If the First Amendment applies to Corporations, how about the others from the Bill of Rights ? The post that wasn't meant to be...

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Summary: I was thinking about this tonight. If the Supreme Court holds that banning corporations from unlimited spending on campaigns is a violation of the First Amendment, does this means that corporations get the other Amendments as well? I tongue-in-cheeked an answer and then realized that it wasn't quite what joking about. Oh well, I for one embrace our judicial overlords.

Tuesday, 26 January 2010

(14:11:34 CST)

If the First Amendment applies to Corporations, how about the others from the Bill of Rights ? The post that wasn't meant to be...

Last night, I sat down and thought I would have a good old laugh about the recent Supreme Court decision to block the ban on corporate spending towards political compaigns by applying the other Bill of Rights amendments to corporations as though they were citizens. By the time I was done, though, the ridiculousness of the whole thing hit me. Corporations as "bodies of workers" are already protected by the Constitution as much as any other collection of people (roughly speaking). Outside of this, what precedent does the Constitution give for applying citizen-level rights to institutions? The Eleventh Amendment talks about States, but does so as a ingrained concept of the government. Sure, corporations as they exist now did not quite exist in the days the Constitution was made (this is only partly true, some were quite powerful and politically active, but I'll say those were exceptions to the rule); but even if they did, would the Constitution ever really address them? I do not know. I doubt it.

Anyhow, on to the post at hand, what would happen if the Bill of Rights retroactively applied to corporations? First off, the Second Amendment would give corporations the right to bear arms. It's like Snow Crash, only more real. The Third Amendmentand Fourth Amendment would be boring, because they are already extended to corporations by way of applying to citizens.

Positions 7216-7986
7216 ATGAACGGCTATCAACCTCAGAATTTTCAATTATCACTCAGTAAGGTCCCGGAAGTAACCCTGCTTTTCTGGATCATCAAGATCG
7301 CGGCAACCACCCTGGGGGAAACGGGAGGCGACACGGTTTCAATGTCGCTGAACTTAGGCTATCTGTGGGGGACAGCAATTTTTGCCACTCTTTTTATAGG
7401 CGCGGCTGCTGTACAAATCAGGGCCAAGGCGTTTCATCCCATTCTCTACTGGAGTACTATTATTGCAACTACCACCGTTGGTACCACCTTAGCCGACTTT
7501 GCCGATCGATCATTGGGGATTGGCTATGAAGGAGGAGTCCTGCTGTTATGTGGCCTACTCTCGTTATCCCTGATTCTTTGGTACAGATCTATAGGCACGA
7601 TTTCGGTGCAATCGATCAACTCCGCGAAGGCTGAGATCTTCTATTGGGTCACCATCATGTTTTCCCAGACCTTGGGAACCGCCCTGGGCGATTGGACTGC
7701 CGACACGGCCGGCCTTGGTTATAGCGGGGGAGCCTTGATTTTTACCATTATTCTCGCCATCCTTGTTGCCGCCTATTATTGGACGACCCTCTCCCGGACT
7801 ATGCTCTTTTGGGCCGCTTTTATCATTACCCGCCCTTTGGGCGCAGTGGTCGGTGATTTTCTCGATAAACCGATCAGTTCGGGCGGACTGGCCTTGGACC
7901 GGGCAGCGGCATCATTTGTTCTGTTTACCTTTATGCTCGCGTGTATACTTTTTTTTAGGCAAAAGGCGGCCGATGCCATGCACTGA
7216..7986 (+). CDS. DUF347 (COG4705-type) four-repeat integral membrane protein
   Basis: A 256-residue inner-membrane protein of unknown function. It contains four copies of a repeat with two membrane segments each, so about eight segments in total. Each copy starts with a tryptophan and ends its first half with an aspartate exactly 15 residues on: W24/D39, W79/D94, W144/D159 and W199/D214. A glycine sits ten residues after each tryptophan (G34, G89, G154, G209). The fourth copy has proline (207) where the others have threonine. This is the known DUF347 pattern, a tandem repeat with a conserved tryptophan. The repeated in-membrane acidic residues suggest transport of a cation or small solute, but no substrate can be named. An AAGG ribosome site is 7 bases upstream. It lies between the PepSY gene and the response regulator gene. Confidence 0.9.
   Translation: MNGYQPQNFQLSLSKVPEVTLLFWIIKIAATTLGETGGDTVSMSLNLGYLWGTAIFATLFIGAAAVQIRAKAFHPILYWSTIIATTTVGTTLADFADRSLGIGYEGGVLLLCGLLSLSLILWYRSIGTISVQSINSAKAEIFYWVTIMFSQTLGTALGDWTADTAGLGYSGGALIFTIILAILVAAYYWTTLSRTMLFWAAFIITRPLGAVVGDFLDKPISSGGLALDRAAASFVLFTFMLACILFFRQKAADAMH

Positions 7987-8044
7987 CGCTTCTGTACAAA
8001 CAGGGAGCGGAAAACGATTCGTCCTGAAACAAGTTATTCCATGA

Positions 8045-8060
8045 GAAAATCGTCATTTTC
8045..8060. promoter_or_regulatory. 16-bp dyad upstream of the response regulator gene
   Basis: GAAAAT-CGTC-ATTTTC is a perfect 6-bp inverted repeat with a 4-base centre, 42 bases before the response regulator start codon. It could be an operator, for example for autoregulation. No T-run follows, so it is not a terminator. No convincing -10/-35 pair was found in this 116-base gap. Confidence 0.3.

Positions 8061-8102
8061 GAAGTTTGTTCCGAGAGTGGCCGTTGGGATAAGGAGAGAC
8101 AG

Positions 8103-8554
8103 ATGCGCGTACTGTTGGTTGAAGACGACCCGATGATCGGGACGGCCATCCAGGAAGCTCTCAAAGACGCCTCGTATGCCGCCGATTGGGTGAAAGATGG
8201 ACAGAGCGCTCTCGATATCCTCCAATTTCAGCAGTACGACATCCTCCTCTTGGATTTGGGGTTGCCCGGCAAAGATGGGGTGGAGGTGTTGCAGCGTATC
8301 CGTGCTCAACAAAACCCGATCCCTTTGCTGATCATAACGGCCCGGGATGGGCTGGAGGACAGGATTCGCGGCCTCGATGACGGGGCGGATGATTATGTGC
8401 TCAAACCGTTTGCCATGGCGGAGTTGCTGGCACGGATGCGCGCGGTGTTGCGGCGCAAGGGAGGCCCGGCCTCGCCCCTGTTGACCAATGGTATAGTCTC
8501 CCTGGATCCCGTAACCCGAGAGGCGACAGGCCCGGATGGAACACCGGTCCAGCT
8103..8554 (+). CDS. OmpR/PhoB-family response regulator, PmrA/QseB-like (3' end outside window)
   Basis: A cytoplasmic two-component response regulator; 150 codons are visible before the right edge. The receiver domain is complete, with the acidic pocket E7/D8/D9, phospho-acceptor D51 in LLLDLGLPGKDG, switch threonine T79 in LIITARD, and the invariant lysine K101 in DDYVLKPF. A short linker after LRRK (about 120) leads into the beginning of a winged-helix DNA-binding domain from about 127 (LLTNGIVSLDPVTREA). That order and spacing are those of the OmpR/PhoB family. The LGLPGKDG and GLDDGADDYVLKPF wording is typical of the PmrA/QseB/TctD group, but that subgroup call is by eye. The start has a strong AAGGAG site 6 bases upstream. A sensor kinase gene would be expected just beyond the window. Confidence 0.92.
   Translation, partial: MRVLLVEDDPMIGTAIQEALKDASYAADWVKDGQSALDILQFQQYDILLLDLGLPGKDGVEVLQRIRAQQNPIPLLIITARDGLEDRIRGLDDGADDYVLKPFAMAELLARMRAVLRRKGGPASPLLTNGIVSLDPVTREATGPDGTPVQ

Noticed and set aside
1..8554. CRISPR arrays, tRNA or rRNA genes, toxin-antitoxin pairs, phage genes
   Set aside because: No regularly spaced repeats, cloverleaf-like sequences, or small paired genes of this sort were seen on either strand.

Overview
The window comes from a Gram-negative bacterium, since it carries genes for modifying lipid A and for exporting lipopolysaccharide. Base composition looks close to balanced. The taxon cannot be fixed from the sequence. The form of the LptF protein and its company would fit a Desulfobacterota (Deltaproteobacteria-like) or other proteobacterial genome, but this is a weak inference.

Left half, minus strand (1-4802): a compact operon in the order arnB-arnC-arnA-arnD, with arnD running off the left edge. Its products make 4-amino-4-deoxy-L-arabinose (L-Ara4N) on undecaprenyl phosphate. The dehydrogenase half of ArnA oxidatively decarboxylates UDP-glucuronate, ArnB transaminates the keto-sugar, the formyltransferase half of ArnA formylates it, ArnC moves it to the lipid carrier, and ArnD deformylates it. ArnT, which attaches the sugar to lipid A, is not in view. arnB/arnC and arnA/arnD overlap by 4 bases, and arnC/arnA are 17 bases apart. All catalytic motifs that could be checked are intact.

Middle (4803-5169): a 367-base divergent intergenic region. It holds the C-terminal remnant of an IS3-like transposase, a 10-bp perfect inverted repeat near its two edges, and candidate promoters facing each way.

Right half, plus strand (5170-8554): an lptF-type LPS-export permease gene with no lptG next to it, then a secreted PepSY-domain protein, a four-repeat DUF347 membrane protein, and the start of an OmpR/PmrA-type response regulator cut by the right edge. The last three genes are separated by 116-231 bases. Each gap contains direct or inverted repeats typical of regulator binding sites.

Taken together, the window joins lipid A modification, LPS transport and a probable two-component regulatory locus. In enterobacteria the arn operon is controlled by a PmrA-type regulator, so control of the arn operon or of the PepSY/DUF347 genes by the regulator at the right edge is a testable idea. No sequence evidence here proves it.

Fifth Amendment, though, is a fun one. Because, see, a corporation is made up of many parts, including paperwork. If a corporation cannot be made to testify against itself, this means that none of its parts can be, either. Since a corporation is made up of paperwork and transactions, would using said paperwork and transactions against it violate the Fifth? Now that's a fun loophole. Another fun loophole is that whole "tried twice for the same crime" thing. Just like the Eighth, which would say that no excessive bail, nor cruel and unusual punishment shall be held against corporations; the question is how much the corpus of the corporation exists as a profit-generating machine. If you can hold that having profits hurt twice for the same crime is "double jeopardy", then maybe you cannot do it. Also, in classic SCOTUS cases, it has shown that a felon has certain rights to exist in certain ways that can be violated. If a corporation only exists to make profit, than any denial of profit seems to violate these basic existent rights. Is there a certain amount of profit loss that can be deemed "cruel" or "unusual"?

Sixth Amendment: Corporations get a speedy trial. They can face their accuser. They are provided an attorney. Almost as boring as the Third and Fourth, above, but not quite. The Seventh gives them a trial by jury in civil cases. The Ninth gives corporations other rights not mentioned here. None of these three are really fun in any way ("fun" meaning something not already extended to corporations by the fact that actual people are put on trial in place of them). Well, the Ninth is kind of an odd one, but, really, the only fun one remaining is probably,

The Tenth: the Federal government has no rights over corporations not expressed in the Constitution and not denied, by the Federal government, to the States. Had this one not been fairly boinked about already, then it would possibly be the scariest of the ones, here. If every worker's right had to be guaranteed through a Constitutional amendment, then we would still have nine-year-olds making munitions for a dollar a day.

Anyhow, the more fun, more tongue-in-cheek, and happier version of this post never happened, because I realized in the middle that it was not really a laughing matter. When the Supreme Court says the Constitution counts corporations as people, where does that start? What percentage of a person is a corporation? And so forth.

Si Vales, Valeo


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